The City Schools Division of the Department of Education declared it had a “successful” dry run of its modular learning method in selected urban and rural schools conducted on August 3 to 7.
The dry run was conducted in preparation for the August 24 opening of schools without face-to-face classes, utilizing instead prepared learning modules that will guide students from their respective homes.
“Successful po. May kaunting glitches but kaya naman ayusin before August 24 sa tulong ng lahat ng education stakeholders,” Gina Francisco, division information officer, told Palawan News.
She said that among the “challenges” they had encountered include learners having difficulty understanding the instructions on the modules, stray dogs chasing after teachers, and “istambays”.
Gina Francisco, division information officer, told Palawan News that despite the glitches, the modular distance learning (MDL) dry runs indicated that learners are ready for the opening of the modified classes on August 24.
The pilot testing and dry runs of the modules were conducted in four schools in the city, classified into urban and rural in the last week of July to test their applicability and the process or flow of distribution.
The schools in the urban area are Gregorio Oquendo Memorial Elementary School (GOMES) and San Miguel National High School (SMNHS). The rural schools are Simpokan Elementary School (SES) on the west coast and Marcelino A. Javarez National High School (MAJNHS) in Barangay Maryogon.
In SMNHS where Palawan News was invited to witness the pilot simulation activity of the MDL, Elefesette Batul, principal III, led the distribution of modules Set A and Set B.
Set A was distributed on Monday in different barangays in the city where there are SMNHS students. It contains four subjects — Science, Filipino, Math, and Technology and Livelihood Education or TLE.
Set B was distributed also in different barangays including Mandaragat where the SMNHS has students. It contains the same number of subjects — Math, English, Araling Panlipunan, and Values Education.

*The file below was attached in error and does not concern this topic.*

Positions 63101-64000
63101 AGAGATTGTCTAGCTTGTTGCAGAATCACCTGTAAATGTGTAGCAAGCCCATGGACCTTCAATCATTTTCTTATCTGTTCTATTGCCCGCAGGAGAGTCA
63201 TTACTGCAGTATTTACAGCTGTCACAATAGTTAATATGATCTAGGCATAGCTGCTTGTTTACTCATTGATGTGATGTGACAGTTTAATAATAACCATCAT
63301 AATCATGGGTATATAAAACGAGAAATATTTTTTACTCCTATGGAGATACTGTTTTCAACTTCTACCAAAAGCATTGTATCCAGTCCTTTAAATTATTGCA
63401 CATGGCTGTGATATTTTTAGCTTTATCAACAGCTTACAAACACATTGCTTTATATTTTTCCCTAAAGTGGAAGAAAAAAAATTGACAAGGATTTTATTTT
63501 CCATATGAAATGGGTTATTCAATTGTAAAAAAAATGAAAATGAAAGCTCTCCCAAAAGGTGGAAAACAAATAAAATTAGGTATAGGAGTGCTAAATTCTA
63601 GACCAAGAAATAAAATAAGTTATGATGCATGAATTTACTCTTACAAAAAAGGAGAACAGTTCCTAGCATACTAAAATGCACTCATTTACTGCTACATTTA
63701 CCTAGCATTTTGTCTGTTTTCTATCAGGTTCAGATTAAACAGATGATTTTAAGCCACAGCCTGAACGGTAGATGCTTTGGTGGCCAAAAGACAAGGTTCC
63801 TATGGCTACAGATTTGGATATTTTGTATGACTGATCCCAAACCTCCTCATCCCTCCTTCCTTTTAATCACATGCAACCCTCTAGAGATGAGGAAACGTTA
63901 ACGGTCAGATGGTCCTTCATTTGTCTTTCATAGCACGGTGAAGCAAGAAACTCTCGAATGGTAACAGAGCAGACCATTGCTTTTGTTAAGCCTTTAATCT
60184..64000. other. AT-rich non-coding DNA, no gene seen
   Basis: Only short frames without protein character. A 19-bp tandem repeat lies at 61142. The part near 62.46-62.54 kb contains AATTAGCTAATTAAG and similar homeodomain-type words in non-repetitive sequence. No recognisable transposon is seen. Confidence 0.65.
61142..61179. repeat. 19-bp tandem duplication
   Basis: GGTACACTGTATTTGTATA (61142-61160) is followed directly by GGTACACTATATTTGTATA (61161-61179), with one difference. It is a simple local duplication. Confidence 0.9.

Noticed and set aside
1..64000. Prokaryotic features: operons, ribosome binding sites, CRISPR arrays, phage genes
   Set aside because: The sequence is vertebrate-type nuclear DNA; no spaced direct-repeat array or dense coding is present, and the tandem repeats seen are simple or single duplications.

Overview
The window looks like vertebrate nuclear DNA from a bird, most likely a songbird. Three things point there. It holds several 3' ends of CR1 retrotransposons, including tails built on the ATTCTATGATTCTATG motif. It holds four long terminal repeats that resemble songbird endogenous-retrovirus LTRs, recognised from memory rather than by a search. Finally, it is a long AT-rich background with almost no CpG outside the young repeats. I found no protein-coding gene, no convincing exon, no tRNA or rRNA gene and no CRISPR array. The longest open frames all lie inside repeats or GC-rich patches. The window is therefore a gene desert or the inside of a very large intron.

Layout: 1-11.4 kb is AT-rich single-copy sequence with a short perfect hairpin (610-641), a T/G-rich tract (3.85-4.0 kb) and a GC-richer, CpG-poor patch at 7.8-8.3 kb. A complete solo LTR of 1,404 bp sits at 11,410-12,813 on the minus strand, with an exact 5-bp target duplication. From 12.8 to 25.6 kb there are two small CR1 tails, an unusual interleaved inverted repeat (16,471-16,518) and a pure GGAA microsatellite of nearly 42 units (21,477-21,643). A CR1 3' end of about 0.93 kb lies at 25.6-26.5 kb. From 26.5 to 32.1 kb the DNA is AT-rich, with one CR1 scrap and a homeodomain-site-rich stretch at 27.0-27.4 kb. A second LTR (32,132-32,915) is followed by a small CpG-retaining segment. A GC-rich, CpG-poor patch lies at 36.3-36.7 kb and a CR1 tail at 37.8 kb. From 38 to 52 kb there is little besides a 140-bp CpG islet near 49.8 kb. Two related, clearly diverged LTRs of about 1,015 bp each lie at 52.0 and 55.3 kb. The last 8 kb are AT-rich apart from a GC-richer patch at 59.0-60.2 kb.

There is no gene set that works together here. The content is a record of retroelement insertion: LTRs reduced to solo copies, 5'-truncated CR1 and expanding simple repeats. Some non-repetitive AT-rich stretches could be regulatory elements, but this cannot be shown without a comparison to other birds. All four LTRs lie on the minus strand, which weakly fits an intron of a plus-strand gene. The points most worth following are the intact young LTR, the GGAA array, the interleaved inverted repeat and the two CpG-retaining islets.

Batul said the SMNHS prepared three strategies to distribute the modules to meet every learner’s need and capacity for the school year — barangay pick up, house-to-house delivery, and school pick up.
Ernesto Lerio, a teacher and process observer in the simulation, shared his experience during the dry run. His unforgettable experience was how to avoid stray dogs from running after them.
“Sa una medyo exciting, pero noong nandoon na kami sa field doon namin naramdaman ang risk sa part ng mga teacher considering the distance from the school or from the barangay to household kung saan nakatira ang mga learners. Kung challenges lang, marami po kaming dinaanan. Nandyan ang mga aso, hindi rin maiwasan ang mga tambay na bibiru-biruin ka,” Lerio said.
Jennelyn Rodriguez, assigned in monitoring, noted that some learners had difficulty following instructions in the module.
“Most likely ang concern patungkol sa module na kung saan merong mga part na hindi naiintindihan ng bata but since ang school naman sa pagbibigay ng module ay merong naka-attach na contact numbers ng kanilang mga subject teacher, so free ang bata na kontakin ang kanilang subject teachers kung meron man silang question patungkol doon sa module na medyo hindi nila naintindihan,” Rodriguez said.
GOMES, on the other hand, conducted its pilot simulation activity on modular learning on August 3-7.
Ali Pinzon, Jr., GOMES principal, told Palawan News that their preparation first oriented their teachers about the modular learning system.
“Part of our preparation ay nag-orient muna kami, una in-educate muna ‘yong mga teacher, nag-take muna sila ng process at nag-set kami ng mga series of orientation sa mga parents na involved sa dry run and even sa mga barangays officials kung saan meron kaming mga estudyanteng nag-aaral at sakop ng barangay nila,” Pinzon said.
“Lahat ng mga barangay na ‘yon ay nagkaroon kami ng orientation at plan kung papaano gagamitin ang modules at papaano ang pagkuha ng modules at pagbalik nito sa mga teachers, ano ang role ng barangay, role ng parents, at role ng school,” he added.
(With reports from Jayra Joyce Taboada)